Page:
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Letter 37: Letter from Mariah


Reading your story and the letters that have been written to you has been a heartbreaking wake-up call. You were a strong advocate for your health, and your parents have become immovable advocates for the health of young women everywhere. I admire your drive to take care of yourself, and it is incredibly sad and unfair that your life was taken far too soon by a drug that is supposed to help women.

Like so many others who have written to you, I was prescribed birth control as a young teen. I think back now and realize that I have no recollection of what pills I took. I trusted that my doctor and my parents would know if they were harmful and never allow me to take something that could be dangerous. Initially, I took birth control for health reasons, just as you did, and yet drugs like Yaz and Yasmin can do so much more harm than good. As I got older, I realized that I needed to advocate for my own health and do the research to know what I was putting in my body. I am so thankful that I was given the time to come to that conclusion. I wish, Annie, that you had been given that time.  First and foremost, I wish you wouldn’t have needed it, that your doctor would have realized how dangerous Yaz can be. Better yet, I wish that your doctor didn’t need to think about it because it wasn’t on the market. But it was, and doctors were told it was safe, and you paid the ultimate price.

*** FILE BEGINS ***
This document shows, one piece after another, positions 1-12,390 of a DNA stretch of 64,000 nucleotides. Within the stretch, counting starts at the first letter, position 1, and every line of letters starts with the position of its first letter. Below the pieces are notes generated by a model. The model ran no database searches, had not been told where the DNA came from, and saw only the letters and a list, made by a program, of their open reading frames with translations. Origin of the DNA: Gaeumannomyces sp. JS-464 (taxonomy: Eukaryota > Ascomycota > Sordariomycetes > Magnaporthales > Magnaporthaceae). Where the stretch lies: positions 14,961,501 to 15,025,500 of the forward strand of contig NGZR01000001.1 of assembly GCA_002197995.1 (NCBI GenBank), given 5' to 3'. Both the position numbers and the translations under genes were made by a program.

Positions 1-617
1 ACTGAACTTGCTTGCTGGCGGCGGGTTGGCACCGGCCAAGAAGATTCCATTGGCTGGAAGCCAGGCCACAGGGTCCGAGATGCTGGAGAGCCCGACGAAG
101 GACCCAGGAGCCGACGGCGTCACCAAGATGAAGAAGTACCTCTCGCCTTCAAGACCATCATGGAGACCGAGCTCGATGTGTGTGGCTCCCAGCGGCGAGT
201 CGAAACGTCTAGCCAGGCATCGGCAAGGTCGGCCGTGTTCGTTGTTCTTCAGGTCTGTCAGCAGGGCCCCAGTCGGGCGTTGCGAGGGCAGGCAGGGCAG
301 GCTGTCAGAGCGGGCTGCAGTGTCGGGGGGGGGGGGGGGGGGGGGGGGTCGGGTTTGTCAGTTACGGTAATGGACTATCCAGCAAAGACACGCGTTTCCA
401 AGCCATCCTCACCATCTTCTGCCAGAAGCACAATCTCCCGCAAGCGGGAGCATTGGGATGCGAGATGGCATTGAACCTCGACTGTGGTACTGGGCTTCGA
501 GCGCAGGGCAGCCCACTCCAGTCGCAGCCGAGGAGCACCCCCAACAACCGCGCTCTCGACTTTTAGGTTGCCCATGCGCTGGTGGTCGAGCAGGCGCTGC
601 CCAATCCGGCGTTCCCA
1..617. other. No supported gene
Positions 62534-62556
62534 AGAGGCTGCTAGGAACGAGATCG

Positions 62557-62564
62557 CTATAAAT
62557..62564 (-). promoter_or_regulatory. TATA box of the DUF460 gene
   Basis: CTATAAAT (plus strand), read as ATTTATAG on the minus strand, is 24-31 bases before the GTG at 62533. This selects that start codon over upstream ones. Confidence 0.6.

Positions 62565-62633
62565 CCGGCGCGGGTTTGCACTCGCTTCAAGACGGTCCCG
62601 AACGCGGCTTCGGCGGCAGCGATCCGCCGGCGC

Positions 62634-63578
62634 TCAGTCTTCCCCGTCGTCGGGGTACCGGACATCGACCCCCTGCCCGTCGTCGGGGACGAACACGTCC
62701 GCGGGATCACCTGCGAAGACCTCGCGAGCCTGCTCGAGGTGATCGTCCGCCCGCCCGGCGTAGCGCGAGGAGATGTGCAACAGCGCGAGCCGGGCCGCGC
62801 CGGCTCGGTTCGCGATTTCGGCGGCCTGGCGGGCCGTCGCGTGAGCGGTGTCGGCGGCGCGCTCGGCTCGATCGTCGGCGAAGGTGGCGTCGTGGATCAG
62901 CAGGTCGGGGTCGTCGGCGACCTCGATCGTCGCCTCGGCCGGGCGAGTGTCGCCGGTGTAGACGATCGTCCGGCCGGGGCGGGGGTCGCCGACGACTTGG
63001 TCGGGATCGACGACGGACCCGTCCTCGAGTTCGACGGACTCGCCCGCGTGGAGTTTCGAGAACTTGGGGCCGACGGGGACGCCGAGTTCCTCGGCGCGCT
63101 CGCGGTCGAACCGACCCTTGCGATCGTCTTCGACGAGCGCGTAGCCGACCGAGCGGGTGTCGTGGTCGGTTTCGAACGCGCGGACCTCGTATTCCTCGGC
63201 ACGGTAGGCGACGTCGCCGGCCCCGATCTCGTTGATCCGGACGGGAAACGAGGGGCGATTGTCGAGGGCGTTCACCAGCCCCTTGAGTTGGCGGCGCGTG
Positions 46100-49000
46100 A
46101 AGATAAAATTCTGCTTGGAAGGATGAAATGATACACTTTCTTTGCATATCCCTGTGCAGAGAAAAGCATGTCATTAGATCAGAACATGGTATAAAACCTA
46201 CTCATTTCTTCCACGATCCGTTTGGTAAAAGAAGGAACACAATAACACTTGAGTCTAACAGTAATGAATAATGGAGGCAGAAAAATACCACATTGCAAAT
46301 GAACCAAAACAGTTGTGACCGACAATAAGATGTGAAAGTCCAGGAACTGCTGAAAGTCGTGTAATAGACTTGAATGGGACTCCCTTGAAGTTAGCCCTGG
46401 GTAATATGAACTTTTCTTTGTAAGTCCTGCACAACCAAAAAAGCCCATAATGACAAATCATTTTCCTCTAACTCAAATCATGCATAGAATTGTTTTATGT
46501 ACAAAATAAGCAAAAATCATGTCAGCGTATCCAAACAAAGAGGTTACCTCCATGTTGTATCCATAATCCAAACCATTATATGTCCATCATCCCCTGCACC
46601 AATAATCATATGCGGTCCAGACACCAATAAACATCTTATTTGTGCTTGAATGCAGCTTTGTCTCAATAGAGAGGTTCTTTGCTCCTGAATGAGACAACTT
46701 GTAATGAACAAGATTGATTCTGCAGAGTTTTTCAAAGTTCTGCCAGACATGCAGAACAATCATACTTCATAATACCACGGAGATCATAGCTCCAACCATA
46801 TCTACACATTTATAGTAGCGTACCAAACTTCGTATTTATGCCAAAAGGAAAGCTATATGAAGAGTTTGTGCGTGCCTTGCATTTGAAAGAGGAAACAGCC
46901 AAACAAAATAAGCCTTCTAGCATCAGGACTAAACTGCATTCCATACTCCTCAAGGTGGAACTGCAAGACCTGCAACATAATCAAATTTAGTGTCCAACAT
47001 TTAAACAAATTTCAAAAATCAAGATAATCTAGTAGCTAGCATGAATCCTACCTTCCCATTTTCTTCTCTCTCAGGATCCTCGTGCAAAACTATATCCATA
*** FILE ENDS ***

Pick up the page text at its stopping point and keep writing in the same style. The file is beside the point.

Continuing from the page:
It astounds me that Yaz and other birth controls like it are still on the market. Society and science have come so far, and yet there are still deadly drugs being prescribed. Birth control is an incredible thing that gives women more autonomy over their bodies and their sexual well-being, but it is still a drug, and all drugs pose some amount of risk. I believe that the risks of Yaz and drugs like it are far too high to be on the market, especially when there are safer alternatives available.  Your story has inspired me to continue to advocate not only for my own health but for women’s health as a whole.  


Thank you,


George Washington University '22

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